In other words, when you’re actually touching things to make changes, in comparison to a regular computer where you’re using a mouse, it’s much closer to the way that it used to be with analog equipment, where engineers actually had to turn knobs and adjust sliders manually.

Furthermore, it has the potential to be a lot faster because of its touch screen function, however, it is certainly going to take some getting used to.

3) Processing Power

Apple has made a lot of improvements in terms of processing power in recent years, for instance, the latest model of the iPad Pro has a faster processor than my 2017 MacBook Pro.

My MacBook Pro has just a 2.3 GHz speed, in comparison to the latest iPad Pro which has around 2.4 as well as eight cores.

The iPad Pro 11″ is going to do just fine when it comes to downloading and using a variety of different plug-ins and software at the same time if necessary.

4) It Can Turn Into A Drum Pad, Keyboard, And Other Instruments

The iPad Pro 11, unlike the MacBook Pro, has more functions in the sense that you can actually turn it into other instruments and pads, like a drum-pad or a keyboard.

Personally, I would probably not use the keyboard, because I prefer the tactile sensation of pressing down the keys, but it would be great for creating drum-beats on the go, similar to the way you might’ve finger-drummed in class when you were in high school like I’m pretty sure we all used to do.

With that said, if you really wanted to grow accustomed to using the MIDI keyboard on the iPad, you may find that you won’t even want or need an actual MIDI controller anymore.

5) Compatibility With New Equipment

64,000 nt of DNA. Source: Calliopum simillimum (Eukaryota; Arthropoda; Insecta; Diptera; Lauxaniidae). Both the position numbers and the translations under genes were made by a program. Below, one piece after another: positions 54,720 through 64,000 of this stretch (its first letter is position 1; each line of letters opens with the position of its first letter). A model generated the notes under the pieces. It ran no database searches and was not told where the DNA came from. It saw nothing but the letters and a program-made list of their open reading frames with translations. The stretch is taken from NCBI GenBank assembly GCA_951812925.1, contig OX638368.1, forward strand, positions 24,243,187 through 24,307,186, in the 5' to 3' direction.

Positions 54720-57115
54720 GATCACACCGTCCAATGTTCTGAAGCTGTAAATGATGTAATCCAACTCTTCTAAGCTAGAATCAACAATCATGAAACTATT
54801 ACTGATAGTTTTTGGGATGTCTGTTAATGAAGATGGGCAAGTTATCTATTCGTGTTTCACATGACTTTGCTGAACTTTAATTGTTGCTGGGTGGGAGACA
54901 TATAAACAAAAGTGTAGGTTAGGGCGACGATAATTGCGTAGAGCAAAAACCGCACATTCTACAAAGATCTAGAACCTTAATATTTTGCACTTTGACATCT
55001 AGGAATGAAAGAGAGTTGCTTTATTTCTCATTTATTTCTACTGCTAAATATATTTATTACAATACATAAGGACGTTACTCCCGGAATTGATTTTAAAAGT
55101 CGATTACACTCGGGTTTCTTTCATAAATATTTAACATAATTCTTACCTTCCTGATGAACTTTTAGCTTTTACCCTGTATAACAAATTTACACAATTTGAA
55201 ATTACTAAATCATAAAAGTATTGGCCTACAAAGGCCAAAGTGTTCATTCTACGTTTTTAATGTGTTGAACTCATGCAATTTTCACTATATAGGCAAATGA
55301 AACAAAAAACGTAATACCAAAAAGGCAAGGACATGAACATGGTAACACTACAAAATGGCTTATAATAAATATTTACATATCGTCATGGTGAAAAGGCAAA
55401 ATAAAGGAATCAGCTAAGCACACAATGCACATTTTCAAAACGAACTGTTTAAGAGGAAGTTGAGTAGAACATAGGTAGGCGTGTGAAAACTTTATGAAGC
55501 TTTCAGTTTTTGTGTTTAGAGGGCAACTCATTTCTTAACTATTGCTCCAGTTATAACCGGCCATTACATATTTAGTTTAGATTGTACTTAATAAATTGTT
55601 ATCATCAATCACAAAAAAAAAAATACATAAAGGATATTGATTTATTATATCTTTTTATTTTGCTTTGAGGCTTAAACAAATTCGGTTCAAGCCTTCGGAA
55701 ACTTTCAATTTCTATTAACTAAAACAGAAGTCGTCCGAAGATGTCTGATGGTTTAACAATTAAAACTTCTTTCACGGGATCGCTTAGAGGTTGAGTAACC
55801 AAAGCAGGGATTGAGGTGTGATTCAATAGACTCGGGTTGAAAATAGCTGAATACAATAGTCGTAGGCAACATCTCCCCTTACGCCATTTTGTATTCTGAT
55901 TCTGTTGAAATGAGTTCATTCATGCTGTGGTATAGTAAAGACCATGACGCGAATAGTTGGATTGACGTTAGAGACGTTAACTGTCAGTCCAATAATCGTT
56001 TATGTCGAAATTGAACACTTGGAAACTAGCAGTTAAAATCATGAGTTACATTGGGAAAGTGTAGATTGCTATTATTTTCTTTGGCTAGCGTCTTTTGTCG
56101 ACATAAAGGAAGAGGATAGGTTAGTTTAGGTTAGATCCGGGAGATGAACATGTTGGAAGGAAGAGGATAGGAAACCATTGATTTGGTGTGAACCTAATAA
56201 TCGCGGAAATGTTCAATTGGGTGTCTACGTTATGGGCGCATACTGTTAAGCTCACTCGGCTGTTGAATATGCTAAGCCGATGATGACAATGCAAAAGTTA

Previously, if you wanted to use all your gear with your computer, there would always be a need to get an audio interface of some kind to get everything to work, and while you still need an audio interface to do many things, the newest iPads are more compatible with other gear.

Cons of Using The iPad Pro 11″

1) Price

The truth about using Apple products, and pretty much all of them, is their price, which are in many cases quite expensive.

The best ones with the most memory, space, and RAM, are typically going to cost you around $1000 or least close to it.

The regular ones are a bit cheaper, but frankly, when it comes to energy-intensive software – which is often necessary for music production – you’re going to run into issues like crashing and so on.

With that said, if you really needed to save a bit of cash, you could take a risk and buy a refurbished iPad or an older one from eBay.

2) Flexibility

While mobile devices are getting better and better all of the time, the operating system of an iPad is still designed for iPhones and computers.

Over the last few years, Apple has made changes that make it a better option, including multitasking and drag-and-drop, but for the most part, the Mac versions of particular software are almost always better.

Moreover, certain capabilities still aren’t there, for instance, you can’t go into the file system and they often aren’t capable of using a mouse.

Furthermore, Apple does things on purpose like restricts the use of USB hard drives because they want you to pay more money for their iCloud storage.

3) Real Keyboards and Gear Are Always Better

This one is more about taste, but at least in my case, I would much rather use an actual drum pad or a real-life MIDI keyboard, rather than one for an iPad.

The touch screen is cool, but using real-life gear has a particular feel and quality to it that lends itself to creativity and performing.

It’s hard to say what’s going to happen in the future, especially since younger generations will probably get to the point where they actually prefer touch screen over the use of an actual instrument, due to the fact it’s simply something they’ve gotten used to.


All-in-all, if you’re in the market for a great iPad for music production, the iPad Pro 11″ is going to do you no wrong.

Andrew Siemon is the principal creator of ProducerSociety.com, a website dedicated to all things music, including music production, music theory, recording, and how to use the most popular DAWs. Starting out as a metal guitarist, Andrew has since moved into other areas of music production including hip-hop and fusion